Deodar Cedar (cedrus deodara)
2 grams (approx 15 seeds) £1.25
5 grams (approx 38 seeds) £1.70
10 grams (approx 77 seeds) £2.25
25 grams (approx 192 seeds) £5.50
50 grams (approx 385 seeds) £9,25
100 grams (approx 770 seeds) £17.50
250 grams (approx 1925 seeds) £40.00
Use the drop down button below to select the quantity
It is a large tree reaching 40–50m (131–164 ft) tall, exceptionally 60 m (197 ft) with a trunk up to 3 m (10 ft) in diameter. It has a conic crown with level branches and drooping branchlets.
It is widely grown as an ornamental tree, often planted in parks and large gardens for its drooping foliage. General cultivation is limited to areas with generally mild winters, with trees frequently killed by temperatures below about −25 °C, limiting it to hardiness zones 7 and warmer for reliable growth. Trees grown from seed in the north western area of the species range in Kashmir can withstand temperatures down to about −30 °C
Thrives on most soils and is very tolerant of dry sites and drought conditions when it is established, also succeeds in very chalky soils. A tree of considerable versatility and succeeds in warm dry areas with less than 40cm of rain a year, and can do equally well in areas with cool summers and up to 200cm of annual rainfall.
A good specimen tree but needs space to reach full potential, veteran trees are thought to live for up to 600 years in the wild. New growth takes place from May to the end of September and can exceed 1 metre (approx 3 ft) per year, slowing down as the tree gets larger, cones break up in mid winter to release the seeds while still attached to the tree. Dislikes atmospheric pollution.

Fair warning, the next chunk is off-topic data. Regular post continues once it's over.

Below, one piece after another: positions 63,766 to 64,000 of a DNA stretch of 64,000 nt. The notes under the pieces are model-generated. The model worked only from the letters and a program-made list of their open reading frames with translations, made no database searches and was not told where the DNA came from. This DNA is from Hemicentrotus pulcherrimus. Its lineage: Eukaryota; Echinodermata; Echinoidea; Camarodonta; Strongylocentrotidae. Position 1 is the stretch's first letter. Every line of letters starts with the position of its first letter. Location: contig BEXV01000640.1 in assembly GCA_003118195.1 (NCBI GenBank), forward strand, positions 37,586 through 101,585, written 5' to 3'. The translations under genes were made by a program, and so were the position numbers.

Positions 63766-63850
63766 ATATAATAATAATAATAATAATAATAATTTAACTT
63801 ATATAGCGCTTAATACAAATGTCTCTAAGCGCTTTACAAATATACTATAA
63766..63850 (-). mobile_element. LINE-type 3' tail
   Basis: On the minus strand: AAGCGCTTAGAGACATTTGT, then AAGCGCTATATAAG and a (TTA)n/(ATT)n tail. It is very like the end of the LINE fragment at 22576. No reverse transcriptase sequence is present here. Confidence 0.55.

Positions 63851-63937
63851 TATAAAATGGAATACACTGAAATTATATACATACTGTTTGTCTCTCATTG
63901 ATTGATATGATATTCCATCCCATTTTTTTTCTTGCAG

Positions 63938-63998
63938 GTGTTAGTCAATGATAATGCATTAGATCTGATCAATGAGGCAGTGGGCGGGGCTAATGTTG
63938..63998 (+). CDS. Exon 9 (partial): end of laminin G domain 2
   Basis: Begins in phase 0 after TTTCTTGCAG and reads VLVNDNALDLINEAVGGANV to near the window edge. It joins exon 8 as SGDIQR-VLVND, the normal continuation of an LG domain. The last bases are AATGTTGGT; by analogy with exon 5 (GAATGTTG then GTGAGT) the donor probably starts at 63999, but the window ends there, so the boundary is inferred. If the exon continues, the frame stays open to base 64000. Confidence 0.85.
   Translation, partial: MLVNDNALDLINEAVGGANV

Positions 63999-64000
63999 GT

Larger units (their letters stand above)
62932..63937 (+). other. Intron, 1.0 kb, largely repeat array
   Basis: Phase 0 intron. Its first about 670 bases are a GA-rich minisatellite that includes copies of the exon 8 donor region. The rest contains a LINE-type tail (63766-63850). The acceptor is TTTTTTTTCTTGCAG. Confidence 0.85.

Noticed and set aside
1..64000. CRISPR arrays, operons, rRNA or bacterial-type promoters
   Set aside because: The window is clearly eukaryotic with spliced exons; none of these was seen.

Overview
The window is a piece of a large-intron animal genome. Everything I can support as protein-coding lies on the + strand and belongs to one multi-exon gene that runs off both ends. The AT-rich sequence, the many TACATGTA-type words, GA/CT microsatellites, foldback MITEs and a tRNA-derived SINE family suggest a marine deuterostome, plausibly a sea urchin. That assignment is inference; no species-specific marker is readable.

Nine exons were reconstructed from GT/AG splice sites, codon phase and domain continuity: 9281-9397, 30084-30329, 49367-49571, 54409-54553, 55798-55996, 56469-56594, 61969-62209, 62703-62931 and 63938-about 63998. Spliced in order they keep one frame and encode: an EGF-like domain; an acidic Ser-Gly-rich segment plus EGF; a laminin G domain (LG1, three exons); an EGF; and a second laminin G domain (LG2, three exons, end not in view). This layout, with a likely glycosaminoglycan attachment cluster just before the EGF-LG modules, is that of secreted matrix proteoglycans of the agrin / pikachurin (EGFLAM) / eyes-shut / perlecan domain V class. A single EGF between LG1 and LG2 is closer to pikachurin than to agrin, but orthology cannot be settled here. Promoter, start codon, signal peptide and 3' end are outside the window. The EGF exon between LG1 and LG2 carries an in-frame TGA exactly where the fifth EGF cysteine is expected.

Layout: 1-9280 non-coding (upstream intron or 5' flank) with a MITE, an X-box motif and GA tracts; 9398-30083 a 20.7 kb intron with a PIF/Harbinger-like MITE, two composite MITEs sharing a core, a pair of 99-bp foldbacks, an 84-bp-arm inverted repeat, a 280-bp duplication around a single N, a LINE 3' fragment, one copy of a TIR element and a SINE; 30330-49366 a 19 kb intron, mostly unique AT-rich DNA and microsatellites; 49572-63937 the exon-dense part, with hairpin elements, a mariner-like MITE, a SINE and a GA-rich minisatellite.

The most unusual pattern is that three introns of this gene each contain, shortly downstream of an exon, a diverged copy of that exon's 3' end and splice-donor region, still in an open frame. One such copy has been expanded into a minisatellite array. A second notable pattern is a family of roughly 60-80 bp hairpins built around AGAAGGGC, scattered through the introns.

Deodar timber is in great demand as building material because of its durability, rot-resistant character and fine, close grain, which is capable of taking a high polish.
Germination, Sowing and After Care Information for
Deodar Cedar (cedrus deodara)
The seed should first be soaked in water at room temperature for 24 hours. The water should be then drained off and the seeds mixed with a little clean,damp sand or damp vermiculite and placed in a clear plastic bag (freezer bags are good!) at temperatures between 3-5 celsius (37-41 Fahrenheit) which is about the temperatures found in your fridge. Some variation in temperatures appears to be acceptable with some research indicating that temperatures of around 9 Celsius give optimum results. I have previously collected cones that have contained seed that has already begun to germinate, they have managed this even in the wide range of temperature fluctuations that are naturally found outdoors.
It is essential that the seeds are not waterlogged in the plastic bag or they may rot.
This pretreatment should last between 2-4 weeks to ensure a well synchronized germination of the highest percentage.
After 2 weeks, check the seed every few days for signs of germination. Gently remove germinated seeds from the bag and plant them in a small pot containing a good quality potting compost. At this stage you may sow all of the seed, even those that have not begun to germinate. Keep them at room temperature – around 20 Celsius. Once the seedlings appear above the compost give them plenty of light, but not full sun.
Cedar species in general are prone to fungal diseases (damping off) just after germination. You can use fungicide to prevent this. Keeping the compost only slightly damp and low frequency watering combined with good air circulation and low humidity will also help greatly.
Initial growth is quite slow with seedling reaching 3-5 cm in their first year. Rate of growth will accelerate in the second and subsequent years. Keep the seedlings well watered but never leave them in standing water.
Although these trees are very tolerant of cold temperatures,whilst they are growing in containers protect the roots from severe winter frost. Once they have developed to a large enough size, perhaps after 3 or 4 years plant them in their permanent position.